How Joe Biden's Stimulus Deal Compares With Donald Trump's First on 5 Key Issues

Almost a year since the Coronavirus Aid, Relief and Economic Security (CARES) Act provided emergency relief to the American people affected by the coronavirus pandemic, the Senate has cleared President Joe Biden's $1.9 trillion COVID bill.

The sprawling bill was narrowly approved in the upper chamber by a 50-49 vote, along party lines, and is now heading back to the House for final approval before Biden can sign it into law.

But how does the amended version of Biden's American Rescue Plan compare to the $2 trillion stimulus package signed into law by former president Donald Trump last spring?

Stimulus checks

Biden's plan will provide a third stimulus check for Americans—$1,400 checks for a single taxpayer, or $2,800 for couples that file jointly. It also includes $1,400 per dependent.

Only those earning up to $75,000 would get the full amount, as would couples with incomes up to $150,000. The size of the stimulus payment would be lower for those earning slightly more, but will cut off at $80,000 for individuals and $160,000 for couples.

Joe Biden
U.S. President Joe Biden meets with labor union leaders in the Oval Office of the White House on February 17, 2021 in Washington, DC. Pete Marovich/Pool/Getty Images

The CARES Act, in contrast, provided one-time checks of $1,200 to most individuals earning less than $75,000, or $2,400 for a couple earning less than $150,000, plus $500 per child.

However, the income cap was higher in the CARES Act—only those earning more than $99,000 and couples making more than $198,000 were ineligible for checks.

The eligibility criteria in the latest Senate bill means an estimated 12 million adults would be cut off from receiving a third stimulus check, CNBC reported. However, 280 million Americans will still be eligible for direct payments.

Unemployment Insurance

The Senate bill extends unemployment benefits from the federal government, at $300 a week, through September 6—on top of what is issued through state unemployment insurance programs.

The original American Rescue Act passed by the House had included $400 in additional weekly payments through August, but Democrats ultimately compromised on the lower amount.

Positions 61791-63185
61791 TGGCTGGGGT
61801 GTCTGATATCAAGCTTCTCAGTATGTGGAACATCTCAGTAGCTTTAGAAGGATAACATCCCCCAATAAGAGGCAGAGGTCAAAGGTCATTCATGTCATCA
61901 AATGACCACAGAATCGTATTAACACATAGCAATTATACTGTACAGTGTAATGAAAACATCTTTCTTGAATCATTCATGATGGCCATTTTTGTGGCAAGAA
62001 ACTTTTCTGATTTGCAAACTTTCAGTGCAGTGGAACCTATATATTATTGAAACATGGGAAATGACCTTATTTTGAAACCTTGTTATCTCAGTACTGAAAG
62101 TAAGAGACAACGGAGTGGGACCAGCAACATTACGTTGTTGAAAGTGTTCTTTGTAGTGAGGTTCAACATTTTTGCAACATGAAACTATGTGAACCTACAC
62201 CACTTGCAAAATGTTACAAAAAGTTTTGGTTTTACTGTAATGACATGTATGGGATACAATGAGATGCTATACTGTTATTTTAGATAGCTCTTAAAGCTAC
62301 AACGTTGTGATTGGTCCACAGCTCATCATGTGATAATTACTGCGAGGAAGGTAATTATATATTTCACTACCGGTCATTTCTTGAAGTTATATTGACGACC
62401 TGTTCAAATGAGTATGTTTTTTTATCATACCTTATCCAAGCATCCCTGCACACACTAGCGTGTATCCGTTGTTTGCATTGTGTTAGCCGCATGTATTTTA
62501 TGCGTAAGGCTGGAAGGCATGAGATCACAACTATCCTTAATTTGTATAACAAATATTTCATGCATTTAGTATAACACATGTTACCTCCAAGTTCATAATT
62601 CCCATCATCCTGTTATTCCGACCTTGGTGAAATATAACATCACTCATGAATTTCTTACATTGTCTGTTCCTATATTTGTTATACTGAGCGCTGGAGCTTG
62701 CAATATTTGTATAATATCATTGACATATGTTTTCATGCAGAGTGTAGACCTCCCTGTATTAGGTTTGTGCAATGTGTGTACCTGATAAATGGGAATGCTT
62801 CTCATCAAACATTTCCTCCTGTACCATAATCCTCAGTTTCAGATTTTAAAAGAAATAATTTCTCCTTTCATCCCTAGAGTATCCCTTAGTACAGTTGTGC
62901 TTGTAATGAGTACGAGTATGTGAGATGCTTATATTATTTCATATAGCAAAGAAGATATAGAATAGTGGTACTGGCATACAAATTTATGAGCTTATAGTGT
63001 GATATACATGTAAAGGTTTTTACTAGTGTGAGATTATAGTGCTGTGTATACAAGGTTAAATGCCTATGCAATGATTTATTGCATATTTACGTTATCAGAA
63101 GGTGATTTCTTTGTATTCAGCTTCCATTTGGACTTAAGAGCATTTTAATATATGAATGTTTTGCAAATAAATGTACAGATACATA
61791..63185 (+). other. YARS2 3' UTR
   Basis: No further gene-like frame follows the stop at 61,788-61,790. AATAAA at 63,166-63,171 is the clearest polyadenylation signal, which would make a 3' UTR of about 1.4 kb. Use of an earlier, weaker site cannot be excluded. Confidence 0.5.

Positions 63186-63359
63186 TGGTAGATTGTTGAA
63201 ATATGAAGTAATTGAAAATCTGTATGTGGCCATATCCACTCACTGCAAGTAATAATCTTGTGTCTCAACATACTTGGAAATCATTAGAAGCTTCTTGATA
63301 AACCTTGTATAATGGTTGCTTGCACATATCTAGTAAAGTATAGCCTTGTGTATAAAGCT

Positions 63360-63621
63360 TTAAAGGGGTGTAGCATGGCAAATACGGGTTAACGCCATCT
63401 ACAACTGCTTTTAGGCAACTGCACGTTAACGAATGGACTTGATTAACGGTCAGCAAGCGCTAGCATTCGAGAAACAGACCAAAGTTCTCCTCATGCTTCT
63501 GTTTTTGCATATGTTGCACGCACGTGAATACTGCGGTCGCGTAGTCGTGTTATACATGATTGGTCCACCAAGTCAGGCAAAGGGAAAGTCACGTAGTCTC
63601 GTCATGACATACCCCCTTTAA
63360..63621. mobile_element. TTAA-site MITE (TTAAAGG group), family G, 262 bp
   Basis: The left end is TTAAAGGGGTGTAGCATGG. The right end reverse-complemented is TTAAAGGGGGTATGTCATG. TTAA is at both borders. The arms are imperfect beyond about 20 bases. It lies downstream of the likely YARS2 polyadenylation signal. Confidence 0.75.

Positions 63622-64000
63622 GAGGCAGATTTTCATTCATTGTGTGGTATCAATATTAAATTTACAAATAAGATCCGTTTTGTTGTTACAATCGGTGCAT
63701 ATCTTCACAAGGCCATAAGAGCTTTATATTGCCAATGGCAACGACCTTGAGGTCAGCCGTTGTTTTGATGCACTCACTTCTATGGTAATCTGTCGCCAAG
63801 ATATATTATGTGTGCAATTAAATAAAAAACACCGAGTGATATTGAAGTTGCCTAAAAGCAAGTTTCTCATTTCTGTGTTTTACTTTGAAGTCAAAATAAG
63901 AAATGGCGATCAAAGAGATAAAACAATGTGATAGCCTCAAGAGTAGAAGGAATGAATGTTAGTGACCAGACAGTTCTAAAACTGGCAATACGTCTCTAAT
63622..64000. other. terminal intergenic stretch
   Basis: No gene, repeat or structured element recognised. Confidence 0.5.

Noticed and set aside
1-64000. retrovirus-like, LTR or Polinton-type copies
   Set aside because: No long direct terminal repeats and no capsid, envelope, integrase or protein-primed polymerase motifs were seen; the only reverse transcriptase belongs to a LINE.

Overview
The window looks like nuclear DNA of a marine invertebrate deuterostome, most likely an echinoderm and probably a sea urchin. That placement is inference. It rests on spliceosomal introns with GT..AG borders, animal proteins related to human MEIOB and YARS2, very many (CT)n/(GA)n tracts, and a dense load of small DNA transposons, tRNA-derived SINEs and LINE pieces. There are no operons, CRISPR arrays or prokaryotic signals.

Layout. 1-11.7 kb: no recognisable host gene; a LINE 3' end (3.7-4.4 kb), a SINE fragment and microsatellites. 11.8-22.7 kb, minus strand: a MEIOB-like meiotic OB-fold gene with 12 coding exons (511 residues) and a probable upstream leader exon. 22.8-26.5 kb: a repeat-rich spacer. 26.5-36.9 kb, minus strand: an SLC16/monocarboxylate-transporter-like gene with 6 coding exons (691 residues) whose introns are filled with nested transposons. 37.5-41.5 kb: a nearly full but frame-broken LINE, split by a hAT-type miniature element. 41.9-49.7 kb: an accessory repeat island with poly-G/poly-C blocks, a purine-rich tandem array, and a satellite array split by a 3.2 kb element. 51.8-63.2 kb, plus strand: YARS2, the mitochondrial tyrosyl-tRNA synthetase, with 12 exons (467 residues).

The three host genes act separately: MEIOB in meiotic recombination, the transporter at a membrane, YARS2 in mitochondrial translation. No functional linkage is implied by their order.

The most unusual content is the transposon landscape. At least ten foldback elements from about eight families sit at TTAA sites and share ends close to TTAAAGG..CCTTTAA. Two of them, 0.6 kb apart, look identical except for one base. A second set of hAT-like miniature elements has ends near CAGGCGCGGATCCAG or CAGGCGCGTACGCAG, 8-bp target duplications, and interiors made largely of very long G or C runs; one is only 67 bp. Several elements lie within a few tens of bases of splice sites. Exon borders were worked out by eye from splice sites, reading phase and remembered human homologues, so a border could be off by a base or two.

The Senate-passed version also makes the first $10,200 of unemployment payments from 2020 tax-free, but is limited it to those earning less than $150,000.

In comparison, the CARES Act had temporarily added $600 per week of unemployment benefits from the federal government, on top of what workers received from the state, and permitted states to extend unemployment benefits by up to 13 weeks.

It also created a temporary Pandemic Unemployment Assistance program to help those who didn't quality for regular unemployment compensation (such as gig workers) but who lost work as a direct result of the coronavirus pandemic.

Money for state and local governments

The Senate version of the American Rescue Act would send $350 billion to state, local and tribal governments for costs incurred up until the end of 2024.

The CARES Act included $150 billion in direct assistance for state, local and tribal governments—known collectively as the Coronavirus Relief Fund. It also provided around $274 billion towards specific COVID response efforts.

Help for businesses

The new legislation creates a $25 billion Restaurant Revitalization Fund to help restaurants and bars struggling due to the pandemic.

It would provide grants of up to $10 million per company, but with a limit of $5 million per physical location, that can be used to cover payroll, rent, utilities and other expenses.

The CARES Act provided $10 billion for grants of up to $10,000 to small businesses to cover operating costs. Another $350 billion was allocated for the Small Business Administration to provide forgivable loans of up to $10 million per business.

The Washington Postreported that Biden's stimulus package allocates most of its funding to aid American families and state and local governments, with very little money going to companies. The CARES Act, on the other hand, set aside around $500 billion for big corporations, according to NPR.

Public health

The Senate bill provides $46 billion to expand federal, state and local testing for COVID-19, along with $14 billion to expedite the distribution and administration of coronavirus vaccines, according to the Associated Press.

The CARES Act allocated around $100 billion for hospitals and healthcare providers responding to COVID-19.

It also set aside $11 billion for diagnostics, treatments and vaccines, as well as $80 million for the U.S. Food and Drug Administration to prioritize and expedite the approval of new drugs.

It also provided $16 billion to the Strategic National Stockpile, in a bid to increase availability of necessary supplies, such as ventilators and masks.